How to Clean Earbuds and Headphones: Top-Rated Products, Tips, Hacks - Rolling Stone
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RS Recommends: How to Clean Your Headphones and Earbuds

The CDC recommends regular cleaning and disinfecting of your small electronics, which can build up germs and grime after being in your ears all day

how to clean airpodshow to clean airpods

Evghenii Blanaru -

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Most earbuds are made to be worn for long stretches throughout the day, especially if you’re working from home right now. But even the best earbuds for working at home get gross, and the buildup of ear gunk can accumulate to the point of discoloration and visible (and invisible) nastiness on your buds. It’s even worse when you look at the earbuds you use for running and working out – all that moisture from sweat and debris from the air outdoors can not only affect the audio quality of your earbuds, but could affect your health as well.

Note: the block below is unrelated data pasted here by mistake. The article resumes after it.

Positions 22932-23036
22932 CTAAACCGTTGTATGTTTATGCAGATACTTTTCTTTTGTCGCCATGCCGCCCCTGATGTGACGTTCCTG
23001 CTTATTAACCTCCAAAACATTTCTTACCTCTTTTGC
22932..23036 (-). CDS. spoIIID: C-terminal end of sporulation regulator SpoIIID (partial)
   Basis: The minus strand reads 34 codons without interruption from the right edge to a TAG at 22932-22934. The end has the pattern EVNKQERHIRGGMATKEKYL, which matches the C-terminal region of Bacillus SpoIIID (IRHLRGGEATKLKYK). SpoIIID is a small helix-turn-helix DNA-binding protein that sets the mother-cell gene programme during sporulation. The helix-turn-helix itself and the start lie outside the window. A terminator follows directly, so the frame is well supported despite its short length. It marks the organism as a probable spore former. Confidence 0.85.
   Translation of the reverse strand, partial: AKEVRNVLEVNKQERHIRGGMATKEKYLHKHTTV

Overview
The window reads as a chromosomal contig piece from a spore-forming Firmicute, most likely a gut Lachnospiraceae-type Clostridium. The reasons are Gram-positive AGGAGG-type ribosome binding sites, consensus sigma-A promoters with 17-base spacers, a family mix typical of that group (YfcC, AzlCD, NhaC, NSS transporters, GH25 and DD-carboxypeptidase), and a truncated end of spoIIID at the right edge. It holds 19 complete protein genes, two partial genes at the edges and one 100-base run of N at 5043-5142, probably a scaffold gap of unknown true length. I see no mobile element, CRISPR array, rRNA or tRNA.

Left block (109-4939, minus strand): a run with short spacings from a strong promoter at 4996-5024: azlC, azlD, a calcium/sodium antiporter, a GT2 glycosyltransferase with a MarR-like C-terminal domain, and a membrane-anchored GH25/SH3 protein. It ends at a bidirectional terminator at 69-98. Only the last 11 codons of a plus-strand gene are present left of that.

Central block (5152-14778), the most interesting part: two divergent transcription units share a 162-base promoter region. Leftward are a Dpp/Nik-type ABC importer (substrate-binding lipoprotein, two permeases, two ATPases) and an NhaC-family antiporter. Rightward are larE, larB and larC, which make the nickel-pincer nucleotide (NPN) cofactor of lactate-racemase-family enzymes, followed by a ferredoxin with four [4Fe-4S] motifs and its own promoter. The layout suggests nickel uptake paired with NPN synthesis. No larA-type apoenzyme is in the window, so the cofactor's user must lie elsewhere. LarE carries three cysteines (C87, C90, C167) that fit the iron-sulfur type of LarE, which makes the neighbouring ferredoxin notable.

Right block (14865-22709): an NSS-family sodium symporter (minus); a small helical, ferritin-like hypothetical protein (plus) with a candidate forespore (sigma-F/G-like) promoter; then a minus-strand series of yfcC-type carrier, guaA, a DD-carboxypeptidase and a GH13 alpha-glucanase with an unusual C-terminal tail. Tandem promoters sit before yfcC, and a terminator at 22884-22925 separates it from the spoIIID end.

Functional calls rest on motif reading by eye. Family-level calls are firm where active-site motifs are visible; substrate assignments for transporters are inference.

While the risk of catching Covid from using headphones and earbuds isn’t particularly high, the CDC still recommends regular disinfecting of electronics as a precaution against the spread of the coronavirus. The agency says it’s always a good idea to properly clean any device you take outside the house on a regular basis that could pick up germs, such as your phone and headphones. Besides being sanitary, cleaning your earbuds and headphones can even improve the sound if the speakers are covered with layers of crud. Plus it’s extremely satisfying to compare the before and after.

How to Clean Your Earbuds 

If you want to clean your earbuds, you’ll need a few essential items: a lint-free and/or microfiber cloth, cotton swabs, a soft toothbrush, and 70% isopropyl alcohol.